How to Cook Root Vegetables? Roast and Pair With Chickpeas and Yogurt

Apr 02, 2020 · 47 comments
Liz (Senegal, Africa)
The layers of flavors are wonderfully surprising, thanks for sharing!
Clareanartist (Austin, TX)
I thought this was a delightful recipe, with a large effort-to-reward ratio. I also like how versatile it is. I baked carrots and parsnips and their sweetness balanced nicely with the salty flavor of the garbanzo beans. All the different spices added subtle layers of flavor. The yogurt topping was also such a treat. Thanks for this recipe and the others that you've given us for the "from the pantry" theme. They have been fun, delicious, and uplifting.
Cynthia (Oakland)
Wow, just wow! (I never thought to roast chick peas!) I have been loving Melissa's pandemic pantry cooking and getting so many creative ideas. The recipes feel like you are improvising with a wise friend looking over your shoulder ever so gently and smoothly steering the whole journey. More pantry recipes please!
Jane Baechle (Albuquerque)
Wonderful! Made it tonight when we needed a break from meat centric meals. Used a generous amount of cumin, some turmeric, paprika and a bit of cardamom. Served over a brown rice pilaf with a garnish of cilantro, red pepper flakes and yogurt! This will be a regular! Always grateful for ideas one can adapt to what is on hand! Thanks!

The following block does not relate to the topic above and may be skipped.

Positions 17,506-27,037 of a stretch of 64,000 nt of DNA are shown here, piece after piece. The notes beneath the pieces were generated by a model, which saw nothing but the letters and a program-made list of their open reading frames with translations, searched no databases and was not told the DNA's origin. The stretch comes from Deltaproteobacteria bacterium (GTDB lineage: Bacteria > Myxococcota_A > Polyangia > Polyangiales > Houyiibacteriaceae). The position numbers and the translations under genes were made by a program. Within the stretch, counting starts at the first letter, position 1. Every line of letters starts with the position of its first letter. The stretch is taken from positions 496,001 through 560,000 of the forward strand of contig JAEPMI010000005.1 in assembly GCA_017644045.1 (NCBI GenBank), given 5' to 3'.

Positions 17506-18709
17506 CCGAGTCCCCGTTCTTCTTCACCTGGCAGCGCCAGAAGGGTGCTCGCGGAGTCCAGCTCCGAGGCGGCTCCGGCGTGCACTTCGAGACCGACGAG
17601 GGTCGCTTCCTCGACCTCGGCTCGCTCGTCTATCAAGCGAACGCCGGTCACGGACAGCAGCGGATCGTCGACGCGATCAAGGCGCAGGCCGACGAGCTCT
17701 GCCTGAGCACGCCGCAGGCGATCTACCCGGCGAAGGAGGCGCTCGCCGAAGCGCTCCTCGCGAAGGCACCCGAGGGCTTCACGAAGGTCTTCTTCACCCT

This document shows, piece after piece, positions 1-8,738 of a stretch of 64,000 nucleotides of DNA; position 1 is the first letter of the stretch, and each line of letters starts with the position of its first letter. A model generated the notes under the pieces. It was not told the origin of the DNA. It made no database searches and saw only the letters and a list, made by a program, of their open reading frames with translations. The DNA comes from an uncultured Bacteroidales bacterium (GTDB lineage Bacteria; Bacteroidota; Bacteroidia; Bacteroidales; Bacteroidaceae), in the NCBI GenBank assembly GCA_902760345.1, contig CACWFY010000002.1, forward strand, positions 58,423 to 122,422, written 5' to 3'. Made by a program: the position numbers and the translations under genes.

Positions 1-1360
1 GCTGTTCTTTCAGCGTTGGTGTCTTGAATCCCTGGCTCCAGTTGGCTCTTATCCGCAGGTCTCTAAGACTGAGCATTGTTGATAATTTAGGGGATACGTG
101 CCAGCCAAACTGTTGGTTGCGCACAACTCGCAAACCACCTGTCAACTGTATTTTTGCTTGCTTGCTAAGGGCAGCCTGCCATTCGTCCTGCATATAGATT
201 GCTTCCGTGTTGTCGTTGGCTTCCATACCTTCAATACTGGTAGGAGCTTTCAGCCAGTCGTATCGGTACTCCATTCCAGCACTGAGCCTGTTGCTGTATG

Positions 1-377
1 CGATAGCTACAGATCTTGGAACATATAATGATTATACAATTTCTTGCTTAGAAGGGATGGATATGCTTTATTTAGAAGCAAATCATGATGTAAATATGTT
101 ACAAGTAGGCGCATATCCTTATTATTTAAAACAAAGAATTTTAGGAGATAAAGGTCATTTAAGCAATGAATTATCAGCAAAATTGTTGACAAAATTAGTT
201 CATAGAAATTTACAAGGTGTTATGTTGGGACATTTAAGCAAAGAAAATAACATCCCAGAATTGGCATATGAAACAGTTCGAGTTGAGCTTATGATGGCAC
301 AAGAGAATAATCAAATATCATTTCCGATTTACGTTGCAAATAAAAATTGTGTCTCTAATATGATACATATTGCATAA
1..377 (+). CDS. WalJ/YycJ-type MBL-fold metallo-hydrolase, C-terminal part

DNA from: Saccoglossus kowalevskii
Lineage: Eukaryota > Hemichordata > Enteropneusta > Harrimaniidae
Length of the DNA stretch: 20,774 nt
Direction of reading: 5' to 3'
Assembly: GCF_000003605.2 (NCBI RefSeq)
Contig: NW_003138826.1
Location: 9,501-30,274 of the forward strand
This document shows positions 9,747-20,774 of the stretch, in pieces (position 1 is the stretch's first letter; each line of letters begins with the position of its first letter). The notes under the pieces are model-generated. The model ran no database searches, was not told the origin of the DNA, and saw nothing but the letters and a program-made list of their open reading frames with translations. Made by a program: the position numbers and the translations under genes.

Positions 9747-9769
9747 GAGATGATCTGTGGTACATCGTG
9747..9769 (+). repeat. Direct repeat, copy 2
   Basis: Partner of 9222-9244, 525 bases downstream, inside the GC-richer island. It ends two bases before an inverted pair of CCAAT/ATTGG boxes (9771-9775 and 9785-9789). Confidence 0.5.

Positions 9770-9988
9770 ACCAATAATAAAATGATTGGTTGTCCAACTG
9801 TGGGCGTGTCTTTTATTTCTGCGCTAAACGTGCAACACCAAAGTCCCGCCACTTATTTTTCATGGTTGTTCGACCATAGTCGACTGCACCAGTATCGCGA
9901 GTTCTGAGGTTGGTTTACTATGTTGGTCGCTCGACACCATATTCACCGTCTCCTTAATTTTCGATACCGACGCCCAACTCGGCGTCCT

Missouri Mule (Bronxville)
Colorful comfort food... My version included spices my daughter and her husband brought back from their Sri Lankan honeymoon; it was just exquisite! A bit of honey in the yogurt provides a sweetened edge to this savory joy. Thank you Melissa...well done!
Eva Tackett (Smyrna, GA)
I had everything but dried mint so I substituted fresh from my garden. I used freshly ground coriander and cumin for the chickpea spices. Is was a delicious and easy meal. Thank you Melissa! My husband suggested adding preserved lemons as a garnish with the mint. I think that will be tasaty variation.
jo (Northcoast)
Made this today with root veggies acquired from Chef's Garden via Culinary Vegetable Institute in Milan, OH. Delicious! Thank you!!
Michael (San Francisco)
I prepared this dish incorporating random root veggies that we had in the house: a Japanese sweet potato, a Yukon gold potato, a carrot. This made for the most satisfying and delicious Sunday lunch ever.
Contingnent (Colorado)
Is there a way to save this in my NYT recipe box?
@Contingnent Hi. I just hit the "bookmark" icon in the top of the recipe article. I also email myself the recipes I like, and maybe priint them out to keep for later. Good luck.